Strauss, Marriage, and The Egyptian Helen

By James Miller

Written for the concert Richard Strauss’s Die agyptische Helena, performed on Jan 18, 1998 at Avery Fisher Hall at Lincoln Center.

Die ägyptische Helena, the fifth Strauss opera for which Hugo von Hofmannsthal provided the libretto, takes its basic plot from ancient attempts to explain how it was that Menelaus apparently forgave his errant wife, Helen, despite all the blood that was shed as a result of her elopement with Paris, one of the sons of King Priam of Troy. This required the invention of a fake Helen who eloped with Paris while the real one was spirited off to languish in Egypt and finally reunited with her husband on his way home to Sparta from the Trojan War. Hofmannsthal conceived the opera as “a late Antique, somewhat irreverent comedy with much parlando and light, attractive ceremonial…operetta-like.” Strauss envisioned something in the spirit of Offenbach with dances incorporated into it. What actually resulted is a large-scale opera with a puzzling, uneventful plot supported by what one writer called “a flood of beautiful sound of a cosmopolitan, hymnic nature.”

The biggest problem with Hofmannsthal’s libretto is not merely that there is minimal action; the characters “speak” at great length, often to themselves, occasionally philosophizing about the meaning of what they’re saying. This tends to inhibit the composer’s imagination, reducing him to note-spinning, a charge often leveled against his later operas, but Hofmannsthal’s talky libretto gives him little choice. To complicate matters, Hofmannsthal decided to combine the spirit Helena with the real one, so Menelas must be brought around to forgiveness by a combination of magic, his wife’s seductive beauty, and a symbolic execution of Paris. Nevertheless, Hofmannsthal considered it the best libretto he had done and it should be pointed out that Strauss expressed his satisfaction with Hofmannsthal’s work.

Given Strauss’s standing in the musical world, the June 1928 premiere in Dresden, conducted by Fritz Busch, could not help but be a success, as was the first Vienna presentation five days later, led by Strauss himself, but after the first run of performances around the world’s leading houses, including the Metropolitan Opera, the reception accorded Die ägyptische Helena suggested that its days in the repertory were numbered. In 1933 the Director Lothar Wallerstein and the conductor Clemens Krauss persuaded Strauss to revise the second act by composing an extended duet for Menelas and Helena and cutting and shuffling some other music. In 1940 Director Rudolf Hartmann divided the first act into two scenes, with the arrival of Menelas and Helen taking place outdoors as they seek shelter from a violent storm. Somehow none of these revisions has resulted in resuscitating the opera, which is seldom performed despite the fact that the mature Strauss lavished his most sophisticated techniques on it. The version performed this afternoon is the original 1928 edition. There is general agreement that, whatever its faults may be, it is superior to the 1933 revision.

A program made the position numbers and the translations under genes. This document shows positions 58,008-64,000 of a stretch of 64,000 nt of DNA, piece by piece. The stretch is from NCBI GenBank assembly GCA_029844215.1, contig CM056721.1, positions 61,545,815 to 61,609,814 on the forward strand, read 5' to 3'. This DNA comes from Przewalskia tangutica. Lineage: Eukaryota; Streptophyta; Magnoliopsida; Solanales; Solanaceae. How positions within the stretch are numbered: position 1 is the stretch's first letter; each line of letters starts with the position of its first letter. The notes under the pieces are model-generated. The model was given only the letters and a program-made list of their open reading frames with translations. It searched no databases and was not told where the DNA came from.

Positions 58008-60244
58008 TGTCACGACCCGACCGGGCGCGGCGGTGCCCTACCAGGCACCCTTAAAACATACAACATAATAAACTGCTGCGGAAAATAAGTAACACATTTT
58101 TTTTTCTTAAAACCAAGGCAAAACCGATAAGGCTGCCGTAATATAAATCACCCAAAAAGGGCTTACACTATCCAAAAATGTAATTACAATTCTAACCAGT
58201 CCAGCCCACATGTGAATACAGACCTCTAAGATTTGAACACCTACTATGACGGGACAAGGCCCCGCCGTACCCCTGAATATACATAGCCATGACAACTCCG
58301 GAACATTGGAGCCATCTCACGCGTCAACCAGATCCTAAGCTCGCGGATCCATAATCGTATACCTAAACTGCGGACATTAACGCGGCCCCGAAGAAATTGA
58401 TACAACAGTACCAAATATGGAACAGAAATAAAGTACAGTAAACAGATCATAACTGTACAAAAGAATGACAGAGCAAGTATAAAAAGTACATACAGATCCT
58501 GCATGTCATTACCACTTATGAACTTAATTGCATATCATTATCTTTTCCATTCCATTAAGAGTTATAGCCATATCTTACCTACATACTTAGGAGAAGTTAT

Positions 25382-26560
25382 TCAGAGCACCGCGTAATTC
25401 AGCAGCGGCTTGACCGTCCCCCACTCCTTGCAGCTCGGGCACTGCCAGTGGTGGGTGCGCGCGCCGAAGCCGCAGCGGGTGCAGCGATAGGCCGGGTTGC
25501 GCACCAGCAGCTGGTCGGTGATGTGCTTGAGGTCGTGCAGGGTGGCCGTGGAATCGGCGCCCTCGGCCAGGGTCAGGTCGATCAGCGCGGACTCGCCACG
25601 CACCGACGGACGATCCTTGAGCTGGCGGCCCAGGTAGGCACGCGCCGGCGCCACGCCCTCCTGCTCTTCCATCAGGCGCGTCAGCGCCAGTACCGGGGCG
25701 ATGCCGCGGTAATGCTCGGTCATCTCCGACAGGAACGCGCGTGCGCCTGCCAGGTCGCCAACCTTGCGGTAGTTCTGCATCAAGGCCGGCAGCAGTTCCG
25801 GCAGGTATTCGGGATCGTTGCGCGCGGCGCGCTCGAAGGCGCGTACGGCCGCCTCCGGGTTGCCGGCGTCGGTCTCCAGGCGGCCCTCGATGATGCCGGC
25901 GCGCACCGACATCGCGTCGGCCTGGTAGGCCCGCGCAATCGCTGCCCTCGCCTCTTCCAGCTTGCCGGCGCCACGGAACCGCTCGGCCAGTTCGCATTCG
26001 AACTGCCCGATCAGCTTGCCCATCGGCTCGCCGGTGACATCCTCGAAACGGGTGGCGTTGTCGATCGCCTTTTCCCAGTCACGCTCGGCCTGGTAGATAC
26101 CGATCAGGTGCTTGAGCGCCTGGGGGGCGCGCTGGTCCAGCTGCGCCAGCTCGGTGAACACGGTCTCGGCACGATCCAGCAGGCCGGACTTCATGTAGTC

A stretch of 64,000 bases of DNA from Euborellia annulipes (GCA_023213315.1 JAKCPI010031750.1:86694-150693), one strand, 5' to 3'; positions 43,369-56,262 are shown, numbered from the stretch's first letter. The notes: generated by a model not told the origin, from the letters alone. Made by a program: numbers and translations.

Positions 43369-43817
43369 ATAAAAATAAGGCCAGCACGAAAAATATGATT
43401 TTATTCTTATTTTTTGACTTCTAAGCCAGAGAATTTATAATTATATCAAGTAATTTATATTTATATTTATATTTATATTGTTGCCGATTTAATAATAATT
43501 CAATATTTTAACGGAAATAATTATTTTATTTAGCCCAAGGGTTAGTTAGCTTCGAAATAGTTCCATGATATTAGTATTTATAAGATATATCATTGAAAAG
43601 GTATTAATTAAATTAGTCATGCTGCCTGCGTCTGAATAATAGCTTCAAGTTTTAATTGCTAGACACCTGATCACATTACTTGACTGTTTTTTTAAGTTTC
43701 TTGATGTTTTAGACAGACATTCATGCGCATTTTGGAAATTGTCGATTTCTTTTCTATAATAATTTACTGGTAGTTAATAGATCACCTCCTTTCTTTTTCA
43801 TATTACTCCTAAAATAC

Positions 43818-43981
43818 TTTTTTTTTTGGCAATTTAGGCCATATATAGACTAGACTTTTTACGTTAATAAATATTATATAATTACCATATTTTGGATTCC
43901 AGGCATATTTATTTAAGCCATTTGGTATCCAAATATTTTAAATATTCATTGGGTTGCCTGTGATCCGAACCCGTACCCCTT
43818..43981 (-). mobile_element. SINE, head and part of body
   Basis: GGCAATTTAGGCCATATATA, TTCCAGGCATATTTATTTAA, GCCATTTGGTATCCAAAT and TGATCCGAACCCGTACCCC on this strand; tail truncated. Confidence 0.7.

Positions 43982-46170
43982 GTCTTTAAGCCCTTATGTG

Helena offers a great opportunity for a dramatic soprano whose voice can soar over Strauss’s lavish orchestral textures and a good technician with enough vocal power can do a lot with Aithra, but Strauss was not known for writing sympathetic tenor roles and the part of Menelas is a long, difficult, and relatively thankless one. He spends much of the opera whining about how badly he’s been treated and the meaning of it all. Some of the other characters–Altair, Da-ud, the Elves, and the Omniscient Seashell–are inventions of Hofmannsthal. One advantage of the opera’s relative lack of action is that it lends itself better than most to concert performance, and with the orchestra on stage, one gets a clearer aural vision of Strauss’s masterly manipulation of its colors. The score calls for 101 players, including a stage band, an organ, and a wind-machine.

There was a time when virtually everything Strauss had written after World War I was dismissed as empty pyrotechnics. After his death in 1949 respect began to be accorded to some of the music from what he called his “Indian Summer”: pieces written during and after World War II, including Capriccio. Of the inter-war pieces, Strauss’s final collaboration with Hofmannsthal, Arabella, seems to have found its way into the fringes of the repertory; perhaps Die ägyptische Helena and his later operas, Die schweigsame Frau, Friedenstag, and Daphne will eventually manage to do so as well.